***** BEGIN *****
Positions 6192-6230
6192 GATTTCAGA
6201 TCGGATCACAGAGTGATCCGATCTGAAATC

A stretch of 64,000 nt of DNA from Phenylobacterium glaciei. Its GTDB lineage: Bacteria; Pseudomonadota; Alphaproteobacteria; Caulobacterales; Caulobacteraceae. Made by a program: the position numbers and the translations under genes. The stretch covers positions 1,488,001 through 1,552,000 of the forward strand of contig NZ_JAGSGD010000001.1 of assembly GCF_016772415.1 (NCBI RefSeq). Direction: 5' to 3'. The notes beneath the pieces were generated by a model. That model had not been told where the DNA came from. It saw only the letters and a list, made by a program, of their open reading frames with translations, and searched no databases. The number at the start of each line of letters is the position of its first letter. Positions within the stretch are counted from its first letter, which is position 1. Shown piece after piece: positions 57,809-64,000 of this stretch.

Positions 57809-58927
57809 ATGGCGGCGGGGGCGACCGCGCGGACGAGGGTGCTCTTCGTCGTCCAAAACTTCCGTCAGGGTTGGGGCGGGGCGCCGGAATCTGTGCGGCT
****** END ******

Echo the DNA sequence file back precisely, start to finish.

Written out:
Positions 6192-6230
6192 GATTTCAGA
6201 TCGGATCACAGAGTGATCCGATCTGAAATC

A stretch of 64,000 nt of DNA from Phenylobacterium glaciei. Its GTDB lineage: Bacteria; Pseudomonadota; Alphaproteobacteria; Caulobacterales; Caulobacteraceae. Made by a program: the position numbers and the translations under genes. The stretch covers positions 1,488,001 through 1,552,000 of the forward strand of contig NZ_JAGSGD010000001.1 of assembly GCF_016772415.1 (NCBI RefSeq). Direction: 5' to 3'. The notes beneath the pieces were generated by a model. That model had not been told where the DNA came from. It saw only the letters and a list, made by a program, of their open reading frames with translations, and searched no databases. The number at the start of each line of letters is the position of its first letter. Positions within the stretch are counted from its first letter, which is position 1. Shown piece after piece: positions 57,809-64,000 of this stretch.

Positions 57809-58927
57809 ATGGCGGCGGGGGCGACCGCGCGGACGAGGGTGCTCTTCGTCGTCCAAAACTTCCGTCAGGGTTGGGGCGGGGCGCCGGAATCTGTGCGGCT